If you are looking for an answer to the question What is Artificial Intelligence? and you only have a minute, then here's the definition the Association for the Advancement of Artificial Intelligence offers on its home page: "the scientific understanding of the mechanisms underlying thought and intelligent behavior and their embodiment in machines."
However, if you are fortunate enough to have more than a minute, then please get ready to embark upon an exciting journey exploring AI (but beware, it could last a lifetime) …
Artificial Intelligence (AI) and machine learning (ML) are gaining increasing traction in today's digital world. Machine learning (ML) is a subset of AI involving the study of computer algorithms that allows computers to learn and grow from experience apart from human intervention. Python has been the go-to choice for Machine Learning and Artificial Intelligence developers for a long time. Python offers some of the best flexibilities and features to developers that not only increase their productivity but the quality of the code as well, not to mention the extensive libraries helping ease the workload. Arthur Samuel said -- "Machine Learning is the field of study that gives computers the ability to learn without being explicitly programmed." The NumPy library for Python concentrates on handling extensive multi-dimensional data and the intricate mathematical functions operating on the data.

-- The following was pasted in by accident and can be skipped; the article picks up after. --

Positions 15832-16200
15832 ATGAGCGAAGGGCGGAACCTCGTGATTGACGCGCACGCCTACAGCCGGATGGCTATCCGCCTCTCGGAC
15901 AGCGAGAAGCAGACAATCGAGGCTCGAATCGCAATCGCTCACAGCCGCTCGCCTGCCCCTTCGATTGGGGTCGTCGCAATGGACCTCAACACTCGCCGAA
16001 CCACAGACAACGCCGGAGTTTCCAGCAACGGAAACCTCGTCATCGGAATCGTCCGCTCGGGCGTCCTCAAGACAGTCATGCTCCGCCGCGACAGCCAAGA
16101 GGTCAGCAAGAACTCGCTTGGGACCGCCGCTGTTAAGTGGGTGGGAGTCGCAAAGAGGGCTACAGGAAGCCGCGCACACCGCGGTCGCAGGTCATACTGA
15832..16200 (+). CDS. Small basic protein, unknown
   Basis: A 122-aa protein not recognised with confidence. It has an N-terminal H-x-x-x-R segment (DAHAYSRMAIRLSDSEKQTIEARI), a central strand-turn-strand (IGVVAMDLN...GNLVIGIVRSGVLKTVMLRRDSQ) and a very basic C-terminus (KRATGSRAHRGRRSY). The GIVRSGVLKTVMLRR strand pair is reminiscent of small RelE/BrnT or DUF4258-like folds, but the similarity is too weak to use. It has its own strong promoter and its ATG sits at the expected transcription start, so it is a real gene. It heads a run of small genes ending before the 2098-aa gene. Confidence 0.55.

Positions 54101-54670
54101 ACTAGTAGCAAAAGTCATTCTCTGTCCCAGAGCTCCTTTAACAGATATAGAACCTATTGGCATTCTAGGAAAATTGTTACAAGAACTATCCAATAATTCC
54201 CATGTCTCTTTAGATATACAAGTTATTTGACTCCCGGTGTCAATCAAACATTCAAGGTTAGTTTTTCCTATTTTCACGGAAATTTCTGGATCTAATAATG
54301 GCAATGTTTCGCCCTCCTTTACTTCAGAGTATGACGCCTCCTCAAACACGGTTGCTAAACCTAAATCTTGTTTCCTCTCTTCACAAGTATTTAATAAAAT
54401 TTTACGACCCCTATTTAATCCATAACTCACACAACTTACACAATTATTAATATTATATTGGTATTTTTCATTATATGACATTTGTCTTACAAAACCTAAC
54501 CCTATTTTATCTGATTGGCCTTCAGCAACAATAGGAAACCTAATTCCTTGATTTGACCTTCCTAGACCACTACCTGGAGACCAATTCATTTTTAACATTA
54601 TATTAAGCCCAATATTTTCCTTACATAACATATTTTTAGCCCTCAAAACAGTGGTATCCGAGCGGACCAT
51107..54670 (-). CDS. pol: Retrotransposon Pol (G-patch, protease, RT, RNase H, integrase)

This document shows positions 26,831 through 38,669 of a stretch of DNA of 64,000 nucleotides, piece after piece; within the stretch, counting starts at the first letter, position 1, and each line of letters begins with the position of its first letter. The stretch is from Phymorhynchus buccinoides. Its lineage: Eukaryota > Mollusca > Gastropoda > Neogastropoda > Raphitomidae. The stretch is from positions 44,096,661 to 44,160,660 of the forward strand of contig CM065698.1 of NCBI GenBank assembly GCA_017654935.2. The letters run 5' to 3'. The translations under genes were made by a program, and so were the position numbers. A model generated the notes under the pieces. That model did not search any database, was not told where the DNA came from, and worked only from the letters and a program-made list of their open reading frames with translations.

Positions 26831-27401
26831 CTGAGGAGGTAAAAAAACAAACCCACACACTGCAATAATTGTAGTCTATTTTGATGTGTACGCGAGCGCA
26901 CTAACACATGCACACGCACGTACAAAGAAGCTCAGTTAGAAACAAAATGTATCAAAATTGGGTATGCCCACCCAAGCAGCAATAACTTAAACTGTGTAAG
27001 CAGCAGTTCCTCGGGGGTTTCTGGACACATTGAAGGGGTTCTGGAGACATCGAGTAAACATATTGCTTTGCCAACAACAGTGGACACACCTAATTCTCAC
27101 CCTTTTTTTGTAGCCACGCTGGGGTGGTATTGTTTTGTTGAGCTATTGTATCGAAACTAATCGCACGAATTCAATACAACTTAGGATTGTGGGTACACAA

Build your own pipeline based on modern TensorFlow approaches rather than outdated engineering concepts. This book shows you how to build a deep learning pipeline for real-life TensorFlow projects. You'll learn what a pipeline is and how it works so you can build a full application easily and rapidly. Then troubleshoot and overcome basic Tensorflow obstacles to easily create functional apps and deploy well-trained models. Step-by-step and example-oriented instructions help you understand each step of the deep learning pipeline while you apply the most straightforward and effective tools to demonstrative problems and datasets.
Most artificial intelligence is still built on a foundation of human toil. Peer inside an AI algorithm and you'll find something constructed using data that was curated and labeled by an army of human workers. Now, Facebook has shown how some AI algorithms can learn to do useful work with far less human help. The company built an algorithm that learned to recognize objects in images with little help from labels. The Facebook algorithm, called Seer (for SElf-supERvised), fed on more than a billion images scraped from Instagram, deciding for itself which objects look alike. Images with whiskers, fur, and pointy ears, for example, were collected into one pile.
Algorithms tend to scare a lot of ML practitioners away, including me. The field of machine learning arose as a method to eliminate the need to implement heuristic algorithms to detect patterns, we left feature detection to neural networks. Still, algorithms have their place in the software and computing domain, and certainly within the machine learning field. Practising the implementation of algorithms is one of the recommended ways to sharpen your programming skills. Apart from the apparent benefit of building intuition on implementing memory-efficient code, there's another benefit to tackling algorithms which is the development of a problem-solving mindset.